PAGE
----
Weekly Link Roundup #1

A long, long time ago before the era of this current blog, back before I wrote essays and instead just wrote short little things, I used to run a weekly segment where all I did was post links to some of the many awesome website articles I’ve been reading… you know… on websites that aren’t my own. It is kind of shocking how many good articles aren’t written by me, as I’ve highlighted in my list of essays that inspire me.

Well, a weekly listing of good articles I have stamped with my “+1″ is in order. I have been asked to bring it back, and now that I am writing on a five-day-a-week tentative “format” rather than a three-day-a-week tentative “format”, I have room to include it.

So here it goes; in no particular order, I present the first “weekly link roundup” of the newest generation:

  • America’s Debt: Shame on The Republicans: interestingly, it’s a Washington Post article
  • The Poltifact Truth Index: “Just as the Dow measures the ups and downs of the stock market, our Truth Index tracks the ups and downs of political discourse with a statistical average of PolitiFact’s state and national Truth-O-Meter rulings.”
  • Lab Yeast Make Evolutionary Leap: “IN JUST a few weeks single-celled yeast have evolved into a multicellular organism, complete with division of labour between cells.”
  • Symphony of Science: “The Symphony of Science is a musical project headed by John Boswell, designed to deliver scientific knowledge and philosophy in musical form.” Actually even more amazing than it sounds.
  • Why the Republicans Resist Compromise: “The chart that I’m going to show you is one of the more important ones that we’ve presented at FiveThirtyEight in some time.”
  • Richard Carrier on “Did Jesus Exist?” [Youtube]: A rather hillarious 40-minute speech by Richard Carrier on the historicity of the Gospels given at Skepticon 2.
  • The Ideological Turing Test Contest: “Caplan challenged partisans to see if they could explain and the positions of their opponents well enough to pass as one of their ideological enemies. [...] Here, Christians will sham amidst a group on genuine atheists and vice versa. The plausibility of their counterfeits will be determined by open voting.”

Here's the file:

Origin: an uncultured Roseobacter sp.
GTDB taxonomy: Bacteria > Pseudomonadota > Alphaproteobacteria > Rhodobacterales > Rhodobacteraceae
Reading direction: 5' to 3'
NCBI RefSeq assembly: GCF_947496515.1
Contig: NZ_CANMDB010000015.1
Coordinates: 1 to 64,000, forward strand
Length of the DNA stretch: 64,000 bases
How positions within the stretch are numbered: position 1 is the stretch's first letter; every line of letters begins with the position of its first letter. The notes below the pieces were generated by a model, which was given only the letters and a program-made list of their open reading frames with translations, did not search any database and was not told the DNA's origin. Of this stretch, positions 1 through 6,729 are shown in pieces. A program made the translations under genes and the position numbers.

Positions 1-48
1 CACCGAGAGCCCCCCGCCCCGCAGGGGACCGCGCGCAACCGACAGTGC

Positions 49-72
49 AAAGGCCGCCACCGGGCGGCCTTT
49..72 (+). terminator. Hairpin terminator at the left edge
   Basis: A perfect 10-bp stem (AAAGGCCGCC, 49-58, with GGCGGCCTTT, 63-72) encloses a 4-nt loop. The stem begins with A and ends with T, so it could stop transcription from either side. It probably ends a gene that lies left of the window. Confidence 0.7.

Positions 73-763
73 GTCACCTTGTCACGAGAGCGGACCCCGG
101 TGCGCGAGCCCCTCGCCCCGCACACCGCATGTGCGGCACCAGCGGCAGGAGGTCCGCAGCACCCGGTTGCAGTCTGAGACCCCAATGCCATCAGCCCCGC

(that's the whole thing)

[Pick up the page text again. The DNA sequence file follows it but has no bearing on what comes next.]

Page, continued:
• Searching for the Meaning of Life in the Hitchhicker’s Guide to the Galaxy: “the very similar ‘What is the meaning of life?’ question, seem to be committing a basic category error: life isn’t the kind of thing to which the word ‘meaning’ or ‘answer’ applies.”
  • There Will be Two Internets: “Social media isn’t really something Google saw as a priority until Facebook locked them out. Facebook activity – user information, shares, Likes – can’t be indexed, archived, or even sold against by Google. The Internet as seen through Google is now only a piece of the greater web story – and the company is scared.”
  • Efficient Charity is Do Unto Others: “The Roman historian Sallust said of Cato “He preferred to be good, rather than to seem so”. The lawyer who quits a high-powered law firm to work at a nonprofit organization certainly seems like a good person. But if we define “good” as helping people, then the lawyer who stays at his law firm but donates the profit to charity is taking Cato’s path of maximizing how much good he does, rather than how good he looks.”
  • How Digital Detectives Deciphered Stuxnet: “What the inspectors didn’t know was that the answer they were seeking was hidden all around them, buried in the disk space and memory of Natanz’s computers. Months earlier, in June 2009, someone had silently unleashed a sophisticated and destructive digital worm that had been slithering its way through computers in Iran with just one aim — to sabotage the country’s uranium enrichment program and prevent President Mahmoud Ahmadinejad from building a nuclear weapon.”
  • Longest Word in English [Wikipedia]: “The identity of the longest word in English depends upon the definition of what constitutes a word in the English language, as well as how length should be compared.”
  • Postrank Ranks the Ted Talks: “This is our experiment on TED.com speakers to find out which are the most engaging and where that engagement is coming from on the social web.”
  • How Paul Krugman Found Politics: “When he has a draft, he gives it to Wells to edit. Early on, she edited a lot—she had, they felt, a better sense than he did of how to communicate economics to the layperson. But he’s much better at that now, and these days she focusses on making him less dry, less abstract, angrier.”
  • Instruction Manual for Life and Why Live [Youtube]: Two Youtube video parables about living life.


I now blog at EverydayUtilitarian.com. I hope you'll join me at my new blog! This page has been left as an archive.

On 15 Jul 2011 in All, Link Roundup. No Comments.

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